The triangular “waste” pieces are then turned end for end and attached to the lower edge of the veneer sheet to make the lower end wide enough. With the three components of the soundboard prepared and cut to shape, I then use this “Better Bond” veneer glue from Joe Woodworker to attach the veneers to the sitka core. Better Bond is a powdered resin that becomes usable when mixed with water. While the container says “cleanup with water”, I’ve learned to use it with disposable containers, stirrers, spreaders and to wear rubber gloves when using it! Cleanup is nearly impossible as it sticks to everything!!
Incidentally, I am not a financial person and certainly not a “Certified Public Accountant” as stated on the photo above. Somewhere I have come upon a piece of foam board that has this writing on it. It makes for a nice, semi-soft work surface. By placing this on my cast iron table saw top, I find I cause fewer “dings” to my woodworking projects.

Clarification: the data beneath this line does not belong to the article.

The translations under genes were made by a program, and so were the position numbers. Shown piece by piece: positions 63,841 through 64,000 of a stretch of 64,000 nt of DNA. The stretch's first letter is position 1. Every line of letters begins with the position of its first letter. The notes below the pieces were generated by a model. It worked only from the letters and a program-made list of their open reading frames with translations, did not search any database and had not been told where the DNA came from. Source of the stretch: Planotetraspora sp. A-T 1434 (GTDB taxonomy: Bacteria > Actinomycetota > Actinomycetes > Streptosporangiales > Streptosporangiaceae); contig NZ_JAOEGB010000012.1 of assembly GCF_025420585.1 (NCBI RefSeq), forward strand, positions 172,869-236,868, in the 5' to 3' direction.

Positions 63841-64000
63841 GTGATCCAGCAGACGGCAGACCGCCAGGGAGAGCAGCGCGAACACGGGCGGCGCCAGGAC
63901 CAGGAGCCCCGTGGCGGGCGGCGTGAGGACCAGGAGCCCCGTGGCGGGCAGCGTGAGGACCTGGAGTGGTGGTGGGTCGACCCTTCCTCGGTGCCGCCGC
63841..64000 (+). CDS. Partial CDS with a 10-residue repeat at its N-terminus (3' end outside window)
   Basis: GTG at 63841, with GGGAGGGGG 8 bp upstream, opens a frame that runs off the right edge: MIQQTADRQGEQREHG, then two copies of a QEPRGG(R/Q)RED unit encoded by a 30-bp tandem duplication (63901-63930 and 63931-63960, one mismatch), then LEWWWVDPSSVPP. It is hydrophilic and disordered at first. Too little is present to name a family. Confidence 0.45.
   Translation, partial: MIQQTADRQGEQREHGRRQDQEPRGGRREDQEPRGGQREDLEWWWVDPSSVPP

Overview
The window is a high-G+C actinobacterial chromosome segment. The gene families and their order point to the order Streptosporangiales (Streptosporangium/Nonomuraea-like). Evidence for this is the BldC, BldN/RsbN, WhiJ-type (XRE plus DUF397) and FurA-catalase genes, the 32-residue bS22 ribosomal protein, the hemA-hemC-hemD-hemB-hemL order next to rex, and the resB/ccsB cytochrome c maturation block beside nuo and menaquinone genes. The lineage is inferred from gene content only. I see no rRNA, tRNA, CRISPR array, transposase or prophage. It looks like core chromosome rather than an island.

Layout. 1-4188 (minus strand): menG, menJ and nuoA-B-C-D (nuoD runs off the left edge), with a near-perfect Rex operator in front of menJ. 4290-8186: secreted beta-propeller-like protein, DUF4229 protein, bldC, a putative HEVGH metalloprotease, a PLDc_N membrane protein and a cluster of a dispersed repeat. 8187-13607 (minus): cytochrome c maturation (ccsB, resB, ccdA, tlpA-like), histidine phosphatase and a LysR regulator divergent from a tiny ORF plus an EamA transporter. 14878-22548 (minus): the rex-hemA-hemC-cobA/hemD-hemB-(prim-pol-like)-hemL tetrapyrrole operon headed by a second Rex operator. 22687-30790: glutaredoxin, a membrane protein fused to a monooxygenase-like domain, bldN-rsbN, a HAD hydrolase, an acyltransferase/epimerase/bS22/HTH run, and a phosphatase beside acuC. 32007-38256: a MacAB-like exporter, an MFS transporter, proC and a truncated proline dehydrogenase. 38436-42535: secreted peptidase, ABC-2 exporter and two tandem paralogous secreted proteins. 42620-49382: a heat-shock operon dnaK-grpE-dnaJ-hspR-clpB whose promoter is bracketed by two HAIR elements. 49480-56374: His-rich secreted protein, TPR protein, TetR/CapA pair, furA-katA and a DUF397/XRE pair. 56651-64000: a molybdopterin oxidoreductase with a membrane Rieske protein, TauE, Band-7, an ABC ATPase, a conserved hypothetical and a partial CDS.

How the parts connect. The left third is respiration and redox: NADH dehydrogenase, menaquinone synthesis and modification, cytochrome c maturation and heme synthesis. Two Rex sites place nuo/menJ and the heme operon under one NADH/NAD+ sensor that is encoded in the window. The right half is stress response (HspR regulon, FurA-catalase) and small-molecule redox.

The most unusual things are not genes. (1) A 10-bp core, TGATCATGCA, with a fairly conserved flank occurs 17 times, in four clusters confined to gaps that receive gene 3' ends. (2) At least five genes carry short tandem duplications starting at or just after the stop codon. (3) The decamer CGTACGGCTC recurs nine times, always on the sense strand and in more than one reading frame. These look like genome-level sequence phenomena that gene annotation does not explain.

SO, after spreading the Better Bond glue onto the sitka core, I then let it sit for 15 minutes, place the veneer on the glue, and place it into the vacuum press to dry. What you see here is a plywood “caul” atop the veneer which evenly distributes the pressure of the vacuum over the veneer.
On top of the “caul” is a sheet of white fabric which serves to facilitate air flow to the suction tube in the center when the vacuum pump is turned on. To prevent the caul and other surfaces from being glued fast as well, I use sheets of regular kitchen Cut-Rite waxed paper. Here is another view of the vacuum apparatus showing the vacuum pump arrangement I have put together.